This is the second part of my interview with John Fedele, a St. Louis commercial photographer making forays into video. Read the first part here.
3. Tell me a little about the post-production process. I would wager it was largely good light, and maybe some color grading and After Effects for the ending graphic.
You’re dead on for the most part. Post production on this was pretty much learn on the fly, though. I bought a Final Cut book and had shot some random footage to play with before this project but there’s absolutely no better way to learn software than to have a formal project to work on. After getting the entire piece edited to where I wanted, I then imported into Color for grading and then back to FCP for audio. The audio track was just an RF clip that came with Soundtrack Pro.
Yes, the ending shot was mostly natural light with one 6×6 bounce for fill and then some slight warming for effect. I used this light as part of the shoot plan as I wanted to begin in the back kitchen and then work our way to the front of the place in the afternoon when the light would be blasting in the windows giving a nice backlit, visceral quality to the scene. The ending graphic was done in Apple Motion adding in the particles to the wine glass clink and also revealing the shooting star in the logo. I thought it was a decent way to relate it and add some interest.
I wish I knew a bit more about Motion as I’d still love to work over the logo to add even more interest but ya gotta start somewhere, I guess… next time, for sure.
4. Finally, I know this was your first motion project. What surprised you the most? What did you like about it? What are some of your thoughts about branching into a new medium?
Oh, man I’ve had a LOT of surprises recently! As I mentioned before, the footage is unforgiving so you have to have it all nailed in-camera or the footage will look like crap and you’ll either be spending countless hours trying to fix it in post or, well, your footage will just look like crap.
It’s always best to study great technique and then to take the minutes to make sure you’re exposure is within dynamic range and your lights are all color-balanced correctly. As a still photographer I’ve gotten used to shooting RAW, beating the hell out of my files in Lightroom and still maintaining the technical quality my clients demand. Not with an HDSLR.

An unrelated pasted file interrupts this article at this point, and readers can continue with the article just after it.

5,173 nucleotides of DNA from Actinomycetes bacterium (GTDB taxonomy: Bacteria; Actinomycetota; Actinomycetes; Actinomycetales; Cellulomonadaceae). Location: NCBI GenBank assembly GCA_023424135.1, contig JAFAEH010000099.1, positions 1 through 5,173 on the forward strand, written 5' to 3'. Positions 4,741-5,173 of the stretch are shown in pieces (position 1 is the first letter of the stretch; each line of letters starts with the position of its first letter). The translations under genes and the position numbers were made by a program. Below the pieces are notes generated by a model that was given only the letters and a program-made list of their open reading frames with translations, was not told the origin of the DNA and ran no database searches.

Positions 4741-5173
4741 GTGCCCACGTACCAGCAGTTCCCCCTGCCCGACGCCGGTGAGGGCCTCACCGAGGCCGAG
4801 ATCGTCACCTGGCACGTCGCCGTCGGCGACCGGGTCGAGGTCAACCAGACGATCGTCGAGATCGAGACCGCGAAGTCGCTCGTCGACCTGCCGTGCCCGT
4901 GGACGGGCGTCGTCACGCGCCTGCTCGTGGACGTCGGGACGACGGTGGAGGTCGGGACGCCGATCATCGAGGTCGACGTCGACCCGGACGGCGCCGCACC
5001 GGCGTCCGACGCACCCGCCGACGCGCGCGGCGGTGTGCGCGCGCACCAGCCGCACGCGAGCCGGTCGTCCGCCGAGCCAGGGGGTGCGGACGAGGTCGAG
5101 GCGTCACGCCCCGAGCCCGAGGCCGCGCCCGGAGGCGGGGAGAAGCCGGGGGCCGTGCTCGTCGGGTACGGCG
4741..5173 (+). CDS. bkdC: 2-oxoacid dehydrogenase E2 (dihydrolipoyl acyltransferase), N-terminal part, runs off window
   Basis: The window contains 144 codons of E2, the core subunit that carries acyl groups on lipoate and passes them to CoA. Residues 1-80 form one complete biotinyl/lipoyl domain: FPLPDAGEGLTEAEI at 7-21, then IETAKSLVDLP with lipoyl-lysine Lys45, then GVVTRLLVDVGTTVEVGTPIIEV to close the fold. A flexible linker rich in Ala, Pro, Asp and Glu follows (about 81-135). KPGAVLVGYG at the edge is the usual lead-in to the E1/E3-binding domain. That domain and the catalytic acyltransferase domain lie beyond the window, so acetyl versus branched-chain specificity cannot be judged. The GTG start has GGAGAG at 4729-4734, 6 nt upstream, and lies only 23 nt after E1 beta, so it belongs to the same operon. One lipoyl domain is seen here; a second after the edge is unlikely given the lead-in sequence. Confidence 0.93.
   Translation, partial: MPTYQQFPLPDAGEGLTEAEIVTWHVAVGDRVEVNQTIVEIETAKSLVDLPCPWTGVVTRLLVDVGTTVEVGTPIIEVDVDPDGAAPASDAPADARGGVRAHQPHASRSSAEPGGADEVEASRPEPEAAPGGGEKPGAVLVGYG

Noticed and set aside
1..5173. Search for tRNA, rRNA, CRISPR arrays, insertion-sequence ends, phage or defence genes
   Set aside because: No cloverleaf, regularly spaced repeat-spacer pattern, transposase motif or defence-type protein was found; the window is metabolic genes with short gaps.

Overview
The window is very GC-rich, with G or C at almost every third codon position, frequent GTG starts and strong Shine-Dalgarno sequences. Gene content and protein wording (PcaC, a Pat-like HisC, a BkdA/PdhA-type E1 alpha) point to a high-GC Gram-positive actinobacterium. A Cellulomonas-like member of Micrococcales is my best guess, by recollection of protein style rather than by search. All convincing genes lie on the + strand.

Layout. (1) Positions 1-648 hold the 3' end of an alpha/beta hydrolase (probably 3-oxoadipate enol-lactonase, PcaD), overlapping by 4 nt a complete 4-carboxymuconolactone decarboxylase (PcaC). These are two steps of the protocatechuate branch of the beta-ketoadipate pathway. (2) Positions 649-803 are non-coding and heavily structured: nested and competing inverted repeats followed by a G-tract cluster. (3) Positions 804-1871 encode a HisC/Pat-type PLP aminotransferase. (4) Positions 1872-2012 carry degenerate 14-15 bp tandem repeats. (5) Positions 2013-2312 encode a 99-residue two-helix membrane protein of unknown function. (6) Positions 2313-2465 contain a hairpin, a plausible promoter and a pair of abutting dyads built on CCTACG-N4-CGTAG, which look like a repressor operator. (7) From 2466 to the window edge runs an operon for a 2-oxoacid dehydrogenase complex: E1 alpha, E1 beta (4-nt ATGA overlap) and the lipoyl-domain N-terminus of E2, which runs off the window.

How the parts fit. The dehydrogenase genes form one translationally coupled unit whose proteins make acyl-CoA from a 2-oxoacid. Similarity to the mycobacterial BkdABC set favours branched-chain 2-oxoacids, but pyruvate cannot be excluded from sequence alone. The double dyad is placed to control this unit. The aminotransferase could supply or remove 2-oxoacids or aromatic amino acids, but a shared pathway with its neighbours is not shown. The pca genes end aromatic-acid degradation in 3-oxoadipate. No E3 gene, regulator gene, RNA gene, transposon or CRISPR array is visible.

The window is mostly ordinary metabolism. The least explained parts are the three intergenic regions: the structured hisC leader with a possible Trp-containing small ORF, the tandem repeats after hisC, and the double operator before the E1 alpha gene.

What also does not translate well is directing. In the still world, I shoot fast and direct quickly for shots that last 1/125 of a second where as in video you need to direct the entire clip from beginning to end adding in camera movements and making sure actors are hitting their marks. It does take some getting used to and will be one of those skills that can always be improved upon. Overall, I still like the approach to the piece along with most of the footage. Now that I’ve shot quite a bit more since this, I’m finding myself wanting to reshoot it with better lighting techniques and in retrospect, I wish I had nailed the hero shot of the food… there’s never really one shot where the food really sings. Considering it was my first formal motion project and there are plenty of things I’d change now still I am proud of it and it’s had a great response so far. As far as branching out into motion, well, it’s not to be taken lightly as it is an entirely new industry. Just because you can take some nice still images doesn’t mean you’re seamlessly going to be able to translate it into motion pictures so you need to be sponge for information and shoot, shoot, shoot. One of the main things that excites me is that there seems to be so much more freedom in shooting motion that with my stills. I love the documentary approach to a subject where I’m able to capture a wide range of imagery to communicate an idea within, say, a 30 second clip and then, of course, a great edit and inspiring audio to finish it off… it’s all very liberating.